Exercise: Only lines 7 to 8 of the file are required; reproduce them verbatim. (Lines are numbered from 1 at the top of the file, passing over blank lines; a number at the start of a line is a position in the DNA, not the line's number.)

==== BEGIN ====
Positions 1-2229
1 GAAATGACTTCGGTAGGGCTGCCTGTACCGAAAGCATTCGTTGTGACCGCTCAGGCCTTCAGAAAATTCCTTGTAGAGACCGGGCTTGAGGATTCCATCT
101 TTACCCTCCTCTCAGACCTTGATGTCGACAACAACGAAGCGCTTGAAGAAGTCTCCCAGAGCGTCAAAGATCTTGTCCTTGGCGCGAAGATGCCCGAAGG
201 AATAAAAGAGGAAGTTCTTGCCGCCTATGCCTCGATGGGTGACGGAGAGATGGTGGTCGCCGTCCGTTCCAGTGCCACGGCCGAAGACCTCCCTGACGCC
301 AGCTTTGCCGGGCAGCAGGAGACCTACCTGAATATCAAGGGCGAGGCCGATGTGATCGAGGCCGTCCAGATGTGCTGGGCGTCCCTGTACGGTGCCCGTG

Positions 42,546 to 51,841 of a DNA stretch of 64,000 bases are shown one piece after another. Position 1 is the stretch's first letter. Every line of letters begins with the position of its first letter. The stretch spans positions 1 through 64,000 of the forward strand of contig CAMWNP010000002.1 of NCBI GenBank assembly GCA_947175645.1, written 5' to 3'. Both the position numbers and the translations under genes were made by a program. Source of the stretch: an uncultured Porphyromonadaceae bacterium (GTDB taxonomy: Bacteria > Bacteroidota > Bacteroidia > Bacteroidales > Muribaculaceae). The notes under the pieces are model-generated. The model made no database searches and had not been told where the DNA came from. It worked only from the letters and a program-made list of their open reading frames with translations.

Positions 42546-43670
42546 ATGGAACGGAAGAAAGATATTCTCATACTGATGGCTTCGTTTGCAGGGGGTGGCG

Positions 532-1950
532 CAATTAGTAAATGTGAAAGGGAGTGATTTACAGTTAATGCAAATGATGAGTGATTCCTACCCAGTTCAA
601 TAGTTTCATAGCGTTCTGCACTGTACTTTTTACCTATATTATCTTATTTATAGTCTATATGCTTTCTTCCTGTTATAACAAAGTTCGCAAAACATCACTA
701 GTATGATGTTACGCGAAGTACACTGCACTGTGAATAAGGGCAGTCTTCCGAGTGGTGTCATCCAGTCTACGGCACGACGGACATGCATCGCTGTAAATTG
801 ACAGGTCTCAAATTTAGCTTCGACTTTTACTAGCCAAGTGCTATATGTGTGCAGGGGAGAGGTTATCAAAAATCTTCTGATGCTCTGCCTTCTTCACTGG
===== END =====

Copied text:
Positions 42546-43670
42546 ATGGAACGGAAGAAAGATATTCTCATACTGATGGCTTCGTTTGCAGGGGGTGGCG